Northern Health has a few tips on safe holiday cooking this Christmas.
Environmental Health Officer Daisy Tam says not cooking your turkey properly can have negative consequences for everyone.
“As many as one third of birds can test positive for salmonella, if you happen to consume undercooked turkey different people react with different severities with the most vulnerable including children, the elderly, pregnant women. Those are the most likely to get sick.”
Population Health Dietician Emilia Moulechkova believes having an open mind about your food options can be helpful.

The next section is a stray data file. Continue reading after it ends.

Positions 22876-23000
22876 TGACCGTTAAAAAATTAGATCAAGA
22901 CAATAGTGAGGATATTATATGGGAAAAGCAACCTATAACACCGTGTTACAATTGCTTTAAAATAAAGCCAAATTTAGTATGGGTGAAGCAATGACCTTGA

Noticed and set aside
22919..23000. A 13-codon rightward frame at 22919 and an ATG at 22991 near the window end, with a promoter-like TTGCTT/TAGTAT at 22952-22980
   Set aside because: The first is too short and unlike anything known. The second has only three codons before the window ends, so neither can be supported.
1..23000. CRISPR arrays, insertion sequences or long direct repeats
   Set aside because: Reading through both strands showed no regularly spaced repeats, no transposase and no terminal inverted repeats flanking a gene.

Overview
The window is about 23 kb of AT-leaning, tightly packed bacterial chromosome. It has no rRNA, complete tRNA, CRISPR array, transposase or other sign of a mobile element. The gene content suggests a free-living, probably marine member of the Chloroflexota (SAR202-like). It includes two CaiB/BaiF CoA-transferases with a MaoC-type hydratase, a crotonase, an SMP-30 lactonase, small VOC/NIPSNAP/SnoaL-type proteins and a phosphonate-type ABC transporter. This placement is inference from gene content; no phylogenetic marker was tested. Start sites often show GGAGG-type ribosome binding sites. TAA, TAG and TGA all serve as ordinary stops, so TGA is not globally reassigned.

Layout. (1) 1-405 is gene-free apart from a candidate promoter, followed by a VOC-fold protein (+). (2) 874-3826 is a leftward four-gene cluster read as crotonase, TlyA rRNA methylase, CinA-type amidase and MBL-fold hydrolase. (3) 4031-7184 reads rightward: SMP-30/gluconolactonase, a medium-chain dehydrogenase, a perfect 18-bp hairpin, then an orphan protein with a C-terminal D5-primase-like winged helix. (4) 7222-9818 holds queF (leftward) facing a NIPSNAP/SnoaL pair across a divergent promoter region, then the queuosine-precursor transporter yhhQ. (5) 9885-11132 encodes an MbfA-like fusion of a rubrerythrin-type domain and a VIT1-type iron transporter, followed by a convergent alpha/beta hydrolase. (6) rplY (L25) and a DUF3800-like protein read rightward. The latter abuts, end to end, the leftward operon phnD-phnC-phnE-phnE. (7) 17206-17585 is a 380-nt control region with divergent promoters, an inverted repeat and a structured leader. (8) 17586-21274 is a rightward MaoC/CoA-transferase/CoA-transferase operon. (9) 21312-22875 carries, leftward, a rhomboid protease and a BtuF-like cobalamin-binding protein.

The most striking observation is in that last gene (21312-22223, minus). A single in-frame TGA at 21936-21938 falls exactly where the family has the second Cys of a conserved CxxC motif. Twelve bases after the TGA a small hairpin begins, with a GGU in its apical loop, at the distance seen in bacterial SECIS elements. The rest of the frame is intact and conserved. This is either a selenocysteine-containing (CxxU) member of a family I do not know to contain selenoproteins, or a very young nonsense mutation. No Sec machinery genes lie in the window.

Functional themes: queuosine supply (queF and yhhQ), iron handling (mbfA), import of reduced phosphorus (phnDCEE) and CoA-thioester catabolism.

“Healthy eating is about being flexible and having a healthy and accepting attitude towards food so eat mindfully and give yourself permission to eat the foods you enjoy in the amounts that are satisfying to you.”
A certain method must be used to determine whether you’re bird is fully cooked according to Tam.
“The best way to check is to use a probe or a meat thermometer and check the internal temperature of the turkey. Your entire turkey and stuffing must reach 75 degrees Celsius and 160 Fahrenheit to be safe to eat.”
If you’re buying a turkey fresh make sure it is kept refrigerated at 4 degrees Celsius or colder and is eaten within 2-3 days of purchase.